[Sca-cooks] Non-Pennsic SCA activities?
lilinah at earthlink.net
Thu Aug 7 16:45:40 PDT 2008
>I suspect that part of it is that the potency of modern dried spices is
>significantly lower than that which would have been used by our medieval
>counterparts. That and our taste buds have changed, and are more often
>assaulted with taste bud dulling foods and ingredients.
>That would be my first guess as to why this might be true.
In period, it took about a year for ships to get from Arab ports to
Indian ports and back again. Many of these spices originated in the
islands of Indonesia and parts of Southeast Asia, then were shipped
to India, where they sat in storage until the traders sailed to pick
them up - who then had to wait until the monsoon winds changed to
blowing back west again, then sailed back, where they again sat in
depots waiting for distribution by ship or over land.
It could sometimes take spices 3 years, somewhat exposed to the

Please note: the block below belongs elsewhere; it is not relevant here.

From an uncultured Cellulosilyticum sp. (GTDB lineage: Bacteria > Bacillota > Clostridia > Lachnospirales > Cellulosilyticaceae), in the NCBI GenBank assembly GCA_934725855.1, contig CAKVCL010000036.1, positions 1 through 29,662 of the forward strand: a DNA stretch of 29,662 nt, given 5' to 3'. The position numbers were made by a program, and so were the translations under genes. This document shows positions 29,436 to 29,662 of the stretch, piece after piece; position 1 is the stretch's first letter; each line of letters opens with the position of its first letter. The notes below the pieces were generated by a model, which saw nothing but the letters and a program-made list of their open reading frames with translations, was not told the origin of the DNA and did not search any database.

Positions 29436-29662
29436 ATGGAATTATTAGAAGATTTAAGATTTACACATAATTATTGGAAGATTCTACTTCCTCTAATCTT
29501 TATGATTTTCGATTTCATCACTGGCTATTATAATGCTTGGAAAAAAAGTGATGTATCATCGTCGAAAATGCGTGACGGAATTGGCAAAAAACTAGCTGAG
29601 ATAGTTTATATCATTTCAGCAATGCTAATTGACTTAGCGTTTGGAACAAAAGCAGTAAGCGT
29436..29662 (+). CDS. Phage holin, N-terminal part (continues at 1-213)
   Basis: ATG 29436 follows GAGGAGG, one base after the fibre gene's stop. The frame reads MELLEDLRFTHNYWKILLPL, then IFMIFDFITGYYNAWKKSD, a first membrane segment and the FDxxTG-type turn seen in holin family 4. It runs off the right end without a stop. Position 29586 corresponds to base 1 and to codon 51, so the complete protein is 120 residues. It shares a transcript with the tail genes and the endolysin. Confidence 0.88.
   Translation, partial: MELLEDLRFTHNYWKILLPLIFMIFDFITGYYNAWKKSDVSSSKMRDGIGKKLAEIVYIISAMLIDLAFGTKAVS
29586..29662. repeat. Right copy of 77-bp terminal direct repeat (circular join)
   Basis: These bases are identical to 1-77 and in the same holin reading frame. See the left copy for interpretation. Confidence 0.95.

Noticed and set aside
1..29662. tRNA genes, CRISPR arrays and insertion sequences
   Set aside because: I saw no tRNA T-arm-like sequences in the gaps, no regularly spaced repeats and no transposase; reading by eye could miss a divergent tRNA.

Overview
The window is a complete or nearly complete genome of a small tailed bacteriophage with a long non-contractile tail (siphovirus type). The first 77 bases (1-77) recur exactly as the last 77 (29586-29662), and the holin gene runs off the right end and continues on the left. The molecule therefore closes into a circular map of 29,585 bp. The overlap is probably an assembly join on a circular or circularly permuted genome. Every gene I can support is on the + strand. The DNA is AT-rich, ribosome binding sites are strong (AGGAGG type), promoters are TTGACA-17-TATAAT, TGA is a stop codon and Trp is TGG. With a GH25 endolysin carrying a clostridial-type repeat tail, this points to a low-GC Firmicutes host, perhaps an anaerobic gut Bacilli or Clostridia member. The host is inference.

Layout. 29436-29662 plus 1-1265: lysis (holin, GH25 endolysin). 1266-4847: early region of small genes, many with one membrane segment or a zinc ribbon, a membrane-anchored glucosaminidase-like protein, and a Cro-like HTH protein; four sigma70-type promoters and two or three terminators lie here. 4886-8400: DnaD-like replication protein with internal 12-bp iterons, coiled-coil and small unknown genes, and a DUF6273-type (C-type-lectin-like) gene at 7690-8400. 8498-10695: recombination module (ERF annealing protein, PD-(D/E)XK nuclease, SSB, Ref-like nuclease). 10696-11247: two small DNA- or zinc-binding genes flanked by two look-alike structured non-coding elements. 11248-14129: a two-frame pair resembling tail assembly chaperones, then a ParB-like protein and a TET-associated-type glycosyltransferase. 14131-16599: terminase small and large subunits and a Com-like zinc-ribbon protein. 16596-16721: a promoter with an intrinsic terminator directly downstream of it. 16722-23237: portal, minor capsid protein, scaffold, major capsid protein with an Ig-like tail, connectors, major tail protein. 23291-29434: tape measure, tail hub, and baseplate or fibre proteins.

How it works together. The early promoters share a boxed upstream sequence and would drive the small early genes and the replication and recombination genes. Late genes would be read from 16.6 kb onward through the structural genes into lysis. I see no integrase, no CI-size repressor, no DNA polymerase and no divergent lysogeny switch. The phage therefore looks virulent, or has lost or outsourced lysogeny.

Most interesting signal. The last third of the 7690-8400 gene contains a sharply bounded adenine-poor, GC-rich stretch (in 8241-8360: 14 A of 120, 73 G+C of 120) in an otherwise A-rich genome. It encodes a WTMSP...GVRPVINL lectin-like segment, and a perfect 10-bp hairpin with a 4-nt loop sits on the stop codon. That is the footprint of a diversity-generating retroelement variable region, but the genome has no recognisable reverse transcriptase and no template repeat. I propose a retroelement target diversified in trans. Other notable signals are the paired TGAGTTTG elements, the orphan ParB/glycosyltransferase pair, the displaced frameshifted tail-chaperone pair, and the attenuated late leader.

elements during parts of the time, to reach their destination at a
spice merchant in Europe - before getting to a client - who might
keep it for another year before it was all used up. From what i've
read, some large households bought spices in bulk and kept them until
they needed to buy them again.
Note that most of the journey that spices took was by sea, which even
at close to a year from an Arabic port to an Indian port and back
again, was much faster and safer than overland by caravan. Overland
journeys might be from an inland grower to a depot and from a seaport
to inland at the end of the trip. But spices did not make the
majority of the trip overland - generally only to or from a port.
I doubt it takes 3 years for spices to get from their grower to the
supermarket these days.
I cooked a late period Italian recipe that actually gave weights for
spices. One of the spices was clove and the dish was so
overwhelmingly clovey, and not in a nice way. I like strong spices,
but this was quite unpleasant. I can only assume that their cloves
were pretty darn stale by the time they got used.
Urtatim (that's err-tah-TEEM)
the persona formerly known as Anahita
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